Dissertation, UCL (2003)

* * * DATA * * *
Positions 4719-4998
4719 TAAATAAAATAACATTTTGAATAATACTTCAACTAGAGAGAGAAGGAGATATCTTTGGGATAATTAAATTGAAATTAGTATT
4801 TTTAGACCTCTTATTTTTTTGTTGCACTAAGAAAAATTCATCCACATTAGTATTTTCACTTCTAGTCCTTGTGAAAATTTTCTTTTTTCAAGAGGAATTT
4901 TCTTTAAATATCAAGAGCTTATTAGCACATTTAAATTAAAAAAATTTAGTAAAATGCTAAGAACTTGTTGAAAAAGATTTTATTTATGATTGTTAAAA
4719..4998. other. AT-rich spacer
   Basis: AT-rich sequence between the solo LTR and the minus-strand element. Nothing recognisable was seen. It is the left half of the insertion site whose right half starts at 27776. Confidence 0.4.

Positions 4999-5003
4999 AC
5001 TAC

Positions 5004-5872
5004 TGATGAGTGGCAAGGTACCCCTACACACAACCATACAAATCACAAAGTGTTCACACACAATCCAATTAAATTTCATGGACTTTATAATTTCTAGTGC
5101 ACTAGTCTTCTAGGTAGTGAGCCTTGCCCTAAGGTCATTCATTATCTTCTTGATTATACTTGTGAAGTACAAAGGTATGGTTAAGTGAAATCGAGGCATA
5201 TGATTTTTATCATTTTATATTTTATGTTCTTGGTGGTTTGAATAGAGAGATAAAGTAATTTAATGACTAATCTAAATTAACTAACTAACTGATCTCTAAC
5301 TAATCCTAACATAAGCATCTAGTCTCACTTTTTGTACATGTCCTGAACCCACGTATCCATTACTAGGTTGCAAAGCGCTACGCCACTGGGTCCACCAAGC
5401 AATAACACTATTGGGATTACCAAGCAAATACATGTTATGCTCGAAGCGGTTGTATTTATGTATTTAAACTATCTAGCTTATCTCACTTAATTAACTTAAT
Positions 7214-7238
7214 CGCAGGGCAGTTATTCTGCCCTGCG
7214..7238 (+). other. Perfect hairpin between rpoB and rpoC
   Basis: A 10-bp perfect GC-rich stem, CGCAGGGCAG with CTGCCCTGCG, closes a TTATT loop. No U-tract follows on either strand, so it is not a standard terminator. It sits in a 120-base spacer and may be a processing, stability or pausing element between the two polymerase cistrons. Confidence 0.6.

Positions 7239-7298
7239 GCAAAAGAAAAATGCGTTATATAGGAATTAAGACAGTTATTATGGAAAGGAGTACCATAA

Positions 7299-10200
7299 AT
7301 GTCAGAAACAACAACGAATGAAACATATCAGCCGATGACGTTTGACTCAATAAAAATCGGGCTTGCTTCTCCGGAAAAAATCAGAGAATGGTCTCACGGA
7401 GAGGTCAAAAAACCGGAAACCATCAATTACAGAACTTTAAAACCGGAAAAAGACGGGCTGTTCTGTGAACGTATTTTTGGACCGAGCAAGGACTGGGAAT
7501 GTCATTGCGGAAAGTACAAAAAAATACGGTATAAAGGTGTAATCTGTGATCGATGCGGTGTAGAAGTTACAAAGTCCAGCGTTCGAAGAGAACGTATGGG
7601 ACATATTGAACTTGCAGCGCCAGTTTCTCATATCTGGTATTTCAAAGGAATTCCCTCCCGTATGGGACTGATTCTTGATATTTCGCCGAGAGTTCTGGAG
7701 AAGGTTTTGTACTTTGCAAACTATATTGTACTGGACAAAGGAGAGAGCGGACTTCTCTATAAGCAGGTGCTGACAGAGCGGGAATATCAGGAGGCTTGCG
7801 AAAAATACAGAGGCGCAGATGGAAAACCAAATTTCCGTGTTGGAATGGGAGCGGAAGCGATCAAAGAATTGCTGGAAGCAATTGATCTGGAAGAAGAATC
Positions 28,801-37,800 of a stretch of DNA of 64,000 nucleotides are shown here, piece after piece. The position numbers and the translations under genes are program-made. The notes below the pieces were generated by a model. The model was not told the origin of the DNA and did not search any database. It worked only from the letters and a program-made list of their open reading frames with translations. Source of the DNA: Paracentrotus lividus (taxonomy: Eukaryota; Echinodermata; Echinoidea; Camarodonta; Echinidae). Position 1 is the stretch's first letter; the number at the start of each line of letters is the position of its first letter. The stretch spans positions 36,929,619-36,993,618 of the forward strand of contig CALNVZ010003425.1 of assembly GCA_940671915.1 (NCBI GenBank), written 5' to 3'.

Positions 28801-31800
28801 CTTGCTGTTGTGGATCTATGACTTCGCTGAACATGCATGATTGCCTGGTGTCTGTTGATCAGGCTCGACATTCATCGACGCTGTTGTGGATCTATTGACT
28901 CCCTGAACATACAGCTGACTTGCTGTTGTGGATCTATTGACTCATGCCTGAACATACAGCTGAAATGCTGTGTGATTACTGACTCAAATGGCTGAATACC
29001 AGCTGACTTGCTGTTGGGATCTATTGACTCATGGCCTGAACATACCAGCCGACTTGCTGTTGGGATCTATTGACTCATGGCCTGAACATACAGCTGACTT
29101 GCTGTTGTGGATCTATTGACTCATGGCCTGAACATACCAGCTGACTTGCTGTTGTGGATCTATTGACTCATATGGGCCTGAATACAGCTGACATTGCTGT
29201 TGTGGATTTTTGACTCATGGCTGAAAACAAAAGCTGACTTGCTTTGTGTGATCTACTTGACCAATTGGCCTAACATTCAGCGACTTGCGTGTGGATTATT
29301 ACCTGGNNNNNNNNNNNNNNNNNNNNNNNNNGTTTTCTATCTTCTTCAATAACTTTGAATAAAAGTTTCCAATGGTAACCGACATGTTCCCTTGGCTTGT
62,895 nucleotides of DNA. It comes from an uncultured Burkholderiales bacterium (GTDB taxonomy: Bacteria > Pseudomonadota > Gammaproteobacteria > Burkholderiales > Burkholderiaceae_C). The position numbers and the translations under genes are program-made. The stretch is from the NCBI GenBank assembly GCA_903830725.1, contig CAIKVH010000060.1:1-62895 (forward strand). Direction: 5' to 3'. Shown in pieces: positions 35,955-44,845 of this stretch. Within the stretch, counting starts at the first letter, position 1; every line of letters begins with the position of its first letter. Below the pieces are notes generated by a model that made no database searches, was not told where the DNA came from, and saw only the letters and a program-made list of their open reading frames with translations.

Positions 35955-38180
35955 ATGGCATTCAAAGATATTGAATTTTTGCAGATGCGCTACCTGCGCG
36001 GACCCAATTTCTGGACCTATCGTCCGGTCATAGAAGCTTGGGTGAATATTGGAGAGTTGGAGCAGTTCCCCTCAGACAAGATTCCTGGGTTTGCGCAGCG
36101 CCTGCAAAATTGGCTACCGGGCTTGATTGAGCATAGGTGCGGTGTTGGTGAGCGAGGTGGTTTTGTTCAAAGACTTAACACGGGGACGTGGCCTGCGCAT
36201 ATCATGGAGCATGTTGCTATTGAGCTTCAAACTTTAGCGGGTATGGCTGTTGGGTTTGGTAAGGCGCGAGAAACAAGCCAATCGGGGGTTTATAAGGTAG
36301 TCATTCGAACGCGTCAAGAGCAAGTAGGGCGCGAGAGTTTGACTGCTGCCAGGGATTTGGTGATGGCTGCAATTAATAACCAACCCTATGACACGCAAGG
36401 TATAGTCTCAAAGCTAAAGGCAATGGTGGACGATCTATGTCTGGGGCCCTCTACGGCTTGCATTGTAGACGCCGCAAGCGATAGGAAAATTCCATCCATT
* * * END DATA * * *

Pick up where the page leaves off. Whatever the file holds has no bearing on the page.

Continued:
|Abstract||The Body Claim states that a transcendental condition of self-consciousness is that one experience oneself as embodied. The contention of this thesis is that popular arguments in support of the Body Claim are unconvincing. Understanding the Body Claim requires us to have a clear understanding of both self-consciousness and embodied experience. In the first chapter I lay out two different conceptions of self-consciousness, arguing that the proponent of the Body Claim should think of self-consciousness as first-person thought. I point out that since arguments for the Body Claim tend to proceed by stating putative transcendental conditions on self-reference, the proponent of the Body Claim must maintain that there is a conceptual connection between self-consciousness and self-reference. In the second chapter I argue against views, originating from Wittgenstein and Anscombe, which reject this connection between self-consciousness and self-reference. In chapter three I show that a well known principle governing the ascription of content, that which Evans calls ‘Russell’s Principle’, occupies an ambiguous position with regards to the Body Claim. I argue that Russell’s Principle should be rejected. Chapter four distinguishes between two conceptions of embodied experience: bodily-awareness and bodily self-awareness. I argue that there is no such thing as bodily self-awareness and so it cannot be a transcendental condition of self-consciousness. Chapter five looks at, and finds wanting, arguments for the Body Claim that can be found in the work of Strawson. Chapter six argues that it is a transcendental condition of self-consciousness that one enjoy spatial experience. Chapters seven and eight assess two influential arguments that attempt to complete a defence of the Body Claim: the solidity argument and the action argument. I argue that neither argument is convincing. Although the conclusions are primarily negative, much is learned along the way about the nature of both self-consciousness and embodied experience.|
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